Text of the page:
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July 28, 2011

Sky is not blue

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The truth is: we live by individual perceptions of reality, rather than by reality itself. The perception is the sky is blue and the earth does not move. But the reality is that the sky is not blue and the earth does move. The blue color, caused by the sun’s light, is made up of all colors of the spectrum, refracted through the oxygen and nitrogen of the atmosphere under which we live. Without the atmosphere the light would appear white: In any case the sky becomes red in the evening on a clear night. The earth moving?—every junior high school student knows that the earth spirals on its axis in an ellipsis around the sun—even though it appears to be stable. We perceive sky as blue and earth as immobile, but that is not the reality.

     What we see, or think we see, must be processed by the brain for interpretation. Hence our knowledge is at least thrice removed from reality: reality is out there and something registers on the retina or the ear, which the brain interprets. The same is true for everything we know—or think we know. The truth is all human beings perceive their own truth. Such is the unwavering principle of all human life, as the following examples show:

     With respect to religion: The Jewish God of the Hebrew Bible since the fourth century has seen the light, converted to Christianity, and adopted new ways—as the attachment of the New Testament to the Hebrew Scriptures shows. But for Jews God still maintains the old ways.

     With respect to church practice: Roman Catholics and the Orthodox, for whom Scripture is subordinate to church tradition, will baptize babies by sprinkling them with water. But Baptists, for whom Scripture is generally the final authority, will only baptize adults by immersing them.

     With respect to morality: For many Americans homosexuality is regarded as an “abomination before God,” but the state of New York has recently legalized same sex marriage.

     With regard to ethical behavior: In the Gospel of Matthew Jesus contrasts ethical behavior from the Hebrew Bible with his own ideas. The Hebrew Scripture demanded “an eye for an eye and a tooth for a tooth” (Exodus 21:22-25, Leviticus 24:19-20, Deuteronomy 19:16-21). But Jesus proposed a new way: when you are injured, take the hit and move on: “do not resist one who is evil. But if anyone strikes you on the right cheek, turn to him the other also” (Matthew 5:38-42).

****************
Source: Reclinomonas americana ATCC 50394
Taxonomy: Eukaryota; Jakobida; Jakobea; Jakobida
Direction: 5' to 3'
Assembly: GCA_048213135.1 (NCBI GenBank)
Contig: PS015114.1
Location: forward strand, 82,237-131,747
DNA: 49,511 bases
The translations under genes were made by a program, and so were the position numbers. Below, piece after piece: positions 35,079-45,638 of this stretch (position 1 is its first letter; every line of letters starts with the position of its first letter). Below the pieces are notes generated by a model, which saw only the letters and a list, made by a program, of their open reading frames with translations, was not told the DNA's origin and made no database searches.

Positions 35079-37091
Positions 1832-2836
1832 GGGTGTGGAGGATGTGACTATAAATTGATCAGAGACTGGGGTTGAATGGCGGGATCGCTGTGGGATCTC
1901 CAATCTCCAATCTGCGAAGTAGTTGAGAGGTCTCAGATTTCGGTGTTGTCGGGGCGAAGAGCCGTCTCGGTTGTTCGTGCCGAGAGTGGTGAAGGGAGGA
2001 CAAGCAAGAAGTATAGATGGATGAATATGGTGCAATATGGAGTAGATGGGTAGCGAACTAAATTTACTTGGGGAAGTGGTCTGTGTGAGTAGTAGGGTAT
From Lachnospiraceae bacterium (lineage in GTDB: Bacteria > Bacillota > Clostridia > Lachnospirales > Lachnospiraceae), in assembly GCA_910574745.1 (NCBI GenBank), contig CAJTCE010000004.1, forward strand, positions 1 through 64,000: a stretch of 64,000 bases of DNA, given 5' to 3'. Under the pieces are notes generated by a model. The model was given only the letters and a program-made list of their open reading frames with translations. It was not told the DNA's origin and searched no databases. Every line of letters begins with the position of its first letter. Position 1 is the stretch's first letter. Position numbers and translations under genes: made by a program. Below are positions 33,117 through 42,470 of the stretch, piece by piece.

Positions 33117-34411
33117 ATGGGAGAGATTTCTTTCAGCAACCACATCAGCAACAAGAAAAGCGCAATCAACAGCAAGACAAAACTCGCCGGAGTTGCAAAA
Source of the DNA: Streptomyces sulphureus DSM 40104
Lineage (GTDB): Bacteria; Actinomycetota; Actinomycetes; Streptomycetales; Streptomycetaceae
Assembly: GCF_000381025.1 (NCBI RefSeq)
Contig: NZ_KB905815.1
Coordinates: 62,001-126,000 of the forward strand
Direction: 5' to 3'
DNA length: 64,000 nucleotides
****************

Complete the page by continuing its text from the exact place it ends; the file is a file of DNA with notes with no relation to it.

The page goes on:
With regard to aesthetics: Kurt Vonnegut’s Slaughter House Five (published in 1968) is listed as #71 of the greatest books of all time (distilled from numerous such best books listings But the Republic, Missouri School District has recently banned the book again; it is #9 on another “too political” list:

And so it goes!

     Banning any competing perspective sets a dangerous precedent for the community and the country—yours might be next!

Charles W. Hedrick
Professor Emeritus
Missouri State University

Posted by Charles Hedrick at 2:17pm

Sky is Not Blue

Oh Charlie, ever the teacher, invoking thought about what IS.

When I look back, thus has it always been. It is not enough we perceive things differently but with that difference many times comes intolerance of another's reality. Like ripples from a stone skipping when the waves intersect and interfere crests and troughs that exaggerate and cancel. It is a balancing act within the framework of civilization. Is tolerance the other cheek?

Early on there was a sort of tolerance then perceptions,egos and distance in time from the source of the gospels began to fragment into perceptions of what the original message really was and like humpty dumpty we try to discern the origins warped through the lens of time with changing perceptions of what the original reality was/is. Layers of interpretation, discredited manuscripts because of rulers and leaders perceptions, lost manuscripts that may have clarified the in between perspectives that are forever lost such as Q. Who knows what we don't know.

The words we have now, minimal as they are, have left traces of the origins. Everything we read that follows is tinged with perceptions. The basic problem I think is Roman mores demanded structure far removed from Jerusalem with its Jewish perspective tinged with Greek and Egypt with Greek influence barely touched yet by Rome or Europe free thinkers. These different perceptions created the first ripples when the Council of Nicea first tried to "stabilize" the public perception of reality. I say public because at that point I think were the beginnings of what the Fathers thought Christianity should be because it was fracturing and needed to be bound with parameters to keep it from falling into individual perceptions and yet it was saved by their perceptions.

If the veil was truly torn from the Holy of Holies and Jesus left the Comforter to be with mortals, then the understanding of the early Egyptian believers that direct communication with Jesus as seen in the Gospel of Mary was possible that would have been intolerable to a Roman mind. They could not control people who understood God differently than themselves. If God spoke to everyone that would lead to absolute chaos in their reality.
Posted by Judy Adams on 7/28/2011 at 10:40pm